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HISTORY AND EPIDEMIOLOGY

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Antithrombotics have numerous clinical applications, including in the treatment of coronary artery disease, cerebrovascular events, hypercoagulable states, deep venous thrombosis, and pulmonary embolism. The antithrombotics are a diverse group of xenobiotics that are widely studied and constantly in the process of therapeutic evolution.

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The origins and discovery of antithrombotics are extraordinary.4,22,119,207 The discovery of modern-day oral anticoagulants originated following investigations of a hemorrhagic disorder in Wisconsin cattle in the early 20th century that resulted from the ingestion of spoiled sweet clover silage. The hemorrhagic agent, eventually identified as bishydroxycoumarin, would be the precursor to its synthetic congener warfarin (named after the W isconsin A lumni R esearch F oundation). Warfarin was rapidly marketed as both a medicine and a rodenticide. “Superwarfarins” were subsequently developed for the increasing rat population that had developed genetic resistance to warfarin.

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The origins of the anticoagulant heparin are equally fascinating. A medical student initially attempting to study ether soluble procoagulants derived from porcine intestines serendipitously found that, over time, these apparent “procoagulants” actually prevented normal blood coagulation. The phospholipid anticoagulant responsible for this effect would later be identified as a variant form of heparin. Shortly thereafter, the water-soluble mucopolysaccharide termed heparin (because of its abundance in the liver) was discovered. Unfractionated heparin is a mixture of polysaccharide chains with varying molecular weights. Following the identification of the active pentasaccharide segment of heparin in the 1970s, multiple low molecular-weight heparins were isolated and synthetic forms were created.

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Hirudin, a 65 amino acid polypeptide, was produced by the salivary glands of the medicinal leech (Hirudo medicinalis).256 Antistasin and antistasinlike proteins are naturally secreted by the Mexican leech, Haementeria officinalis, and the earthworm.82,289 These xenobiotics have not been used therapeutically; however, they inspired the development of the synthetic factor inhibitors, such as direct thrombin inhibitors and factor Xa inhibitors.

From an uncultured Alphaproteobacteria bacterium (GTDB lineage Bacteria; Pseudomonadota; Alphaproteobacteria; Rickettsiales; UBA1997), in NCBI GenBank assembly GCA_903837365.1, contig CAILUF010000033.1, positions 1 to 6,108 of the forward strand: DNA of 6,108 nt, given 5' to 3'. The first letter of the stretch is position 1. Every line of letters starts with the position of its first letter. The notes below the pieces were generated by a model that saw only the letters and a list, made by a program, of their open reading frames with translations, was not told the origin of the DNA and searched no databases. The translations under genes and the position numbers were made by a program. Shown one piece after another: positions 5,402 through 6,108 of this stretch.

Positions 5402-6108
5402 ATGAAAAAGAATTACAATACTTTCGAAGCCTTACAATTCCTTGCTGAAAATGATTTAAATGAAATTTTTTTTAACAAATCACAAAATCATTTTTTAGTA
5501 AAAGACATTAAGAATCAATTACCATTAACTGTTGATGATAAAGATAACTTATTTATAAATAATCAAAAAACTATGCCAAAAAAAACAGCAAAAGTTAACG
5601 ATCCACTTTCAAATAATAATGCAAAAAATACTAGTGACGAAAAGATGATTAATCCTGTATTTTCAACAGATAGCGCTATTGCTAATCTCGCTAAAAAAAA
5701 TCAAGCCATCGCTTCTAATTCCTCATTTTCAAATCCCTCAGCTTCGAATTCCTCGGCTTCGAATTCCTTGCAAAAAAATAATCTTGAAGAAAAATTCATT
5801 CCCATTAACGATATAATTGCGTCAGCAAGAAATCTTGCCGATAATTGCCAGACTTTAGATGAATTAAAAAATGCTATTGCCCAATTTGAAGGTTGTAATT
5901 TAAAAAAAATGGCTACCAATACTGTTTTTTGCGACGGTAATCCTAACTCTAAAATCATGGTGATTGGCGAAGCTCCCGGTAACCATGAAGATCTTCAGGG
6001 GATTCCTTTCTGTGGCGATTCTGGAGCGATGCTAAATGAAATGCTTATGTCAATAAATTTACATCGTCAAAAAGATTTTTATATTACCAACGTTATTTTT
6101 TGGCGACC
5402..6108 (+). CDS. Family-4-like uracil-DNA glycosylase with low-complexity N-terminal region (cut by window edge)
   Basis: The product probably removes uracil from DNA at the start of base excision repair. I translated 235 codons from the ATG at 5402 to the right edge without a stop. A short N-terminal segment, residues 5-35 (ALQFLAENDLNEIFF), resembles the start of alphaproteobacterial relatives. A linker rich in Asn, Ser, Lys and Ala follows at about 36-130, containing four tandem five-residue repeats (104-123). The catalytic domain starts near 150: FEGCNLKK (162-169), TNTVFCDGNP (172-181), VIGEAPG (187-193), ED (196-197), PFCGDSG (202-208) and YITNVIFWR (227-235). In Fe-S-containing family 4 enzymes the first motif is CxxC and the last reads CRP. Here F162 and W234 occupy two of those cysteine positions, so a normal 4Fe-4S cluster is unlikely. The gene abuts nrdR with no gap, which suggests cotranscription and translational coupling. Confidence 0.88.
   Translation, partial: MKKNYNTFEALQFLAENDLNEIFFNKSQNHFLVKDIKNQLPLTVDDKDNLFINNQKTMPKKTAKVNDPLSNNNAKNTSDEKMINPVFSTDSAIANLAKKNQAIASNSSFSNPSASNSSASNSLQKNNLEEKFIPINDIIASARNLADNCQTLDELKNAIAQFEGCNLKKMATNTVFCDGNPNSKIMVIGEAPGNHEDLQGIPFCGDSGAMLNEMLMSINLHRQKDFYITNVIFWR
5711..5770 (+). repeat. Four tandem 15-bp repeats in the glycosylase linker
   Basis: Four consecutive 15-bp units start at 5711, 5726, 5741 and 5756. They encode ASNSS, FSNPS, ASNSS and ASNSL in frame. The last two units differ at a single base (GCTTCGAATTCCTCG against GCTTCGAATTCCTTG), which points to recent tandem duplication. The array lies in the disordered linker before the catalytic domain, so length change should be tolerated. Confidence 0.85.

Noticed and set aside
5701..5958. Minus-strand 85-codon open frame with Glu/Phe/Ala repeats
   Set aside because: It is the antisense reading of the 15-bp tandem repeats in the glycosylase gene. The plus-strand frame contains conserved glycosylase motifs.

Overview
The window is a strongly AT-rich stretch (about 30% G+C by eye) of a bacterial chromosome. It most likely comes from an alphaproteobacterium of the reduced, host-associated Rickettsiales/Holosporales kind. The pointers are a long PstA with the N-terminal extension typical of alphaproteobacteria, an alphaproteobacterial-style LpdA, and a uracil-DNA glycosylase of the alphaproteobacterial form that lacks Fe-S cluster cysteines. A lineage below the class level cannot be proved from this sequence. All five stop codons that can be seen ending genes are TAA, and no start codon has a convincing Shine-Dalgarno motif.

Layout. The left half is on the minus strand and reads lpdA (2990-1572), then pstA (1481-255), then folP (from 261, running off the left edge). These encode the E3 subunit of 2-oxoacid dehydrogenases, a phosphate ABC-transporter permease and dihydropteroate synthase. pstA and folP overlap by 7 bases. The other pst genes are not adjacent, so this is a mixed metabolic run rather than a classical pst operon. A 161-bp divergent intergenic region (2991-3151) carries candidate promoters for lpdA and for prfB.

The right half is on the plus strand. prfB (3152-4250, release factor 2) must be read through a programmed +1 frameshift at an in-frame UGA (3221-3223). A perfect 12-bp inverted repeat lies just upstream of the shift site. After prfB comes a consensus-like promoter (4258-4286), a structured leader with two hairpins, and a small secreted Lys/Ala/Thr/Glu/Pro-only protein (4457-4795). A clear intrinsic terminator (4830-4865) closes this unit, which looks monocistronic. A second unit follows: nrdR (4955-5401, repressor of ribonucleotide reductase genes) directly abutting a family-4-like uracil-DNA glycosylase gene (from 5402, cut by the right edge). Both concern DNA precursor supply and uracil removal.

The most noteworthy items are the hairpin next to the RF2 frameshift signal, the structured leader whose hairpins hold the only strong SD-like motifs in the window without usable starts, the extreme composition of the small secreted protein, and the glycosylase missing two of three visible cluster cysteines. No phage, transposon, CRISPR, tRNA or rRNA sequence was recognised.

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In the late 19th century, human urine was noted to have proteolytic activity with specificity for fibrin. A substance found to be an activator of endogenous plasminogen leading to the consumption of fibrin, fibrinogen, and other coagulation proteins was isolated and purified and given the name urokinase. Streptokinase, a protein produced by β-hemolytic streptococci, tissue plasminogen activator (t-PA), and other synthetic thrombolytics were later discovered. Although known to exist for many years, ancrod, a purified derivative of Malayan pit viper, only recently gained therapeutic attention as a naturally occurring antithrombotic.

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In the early 20th century, antithrombotic properties of aspirin were noted in anecdotal reports of patients having a predisposition to bleeding while taking aspirin. Clinicians also noted lower rates of myocardial infarction, and studies to elucidate the effects of aspirin on coagulation soon followed with further research exposing the role of platelet aggregation in thrombosis.201 These discoveries led to the development of the antiplatelet xenobiotics.

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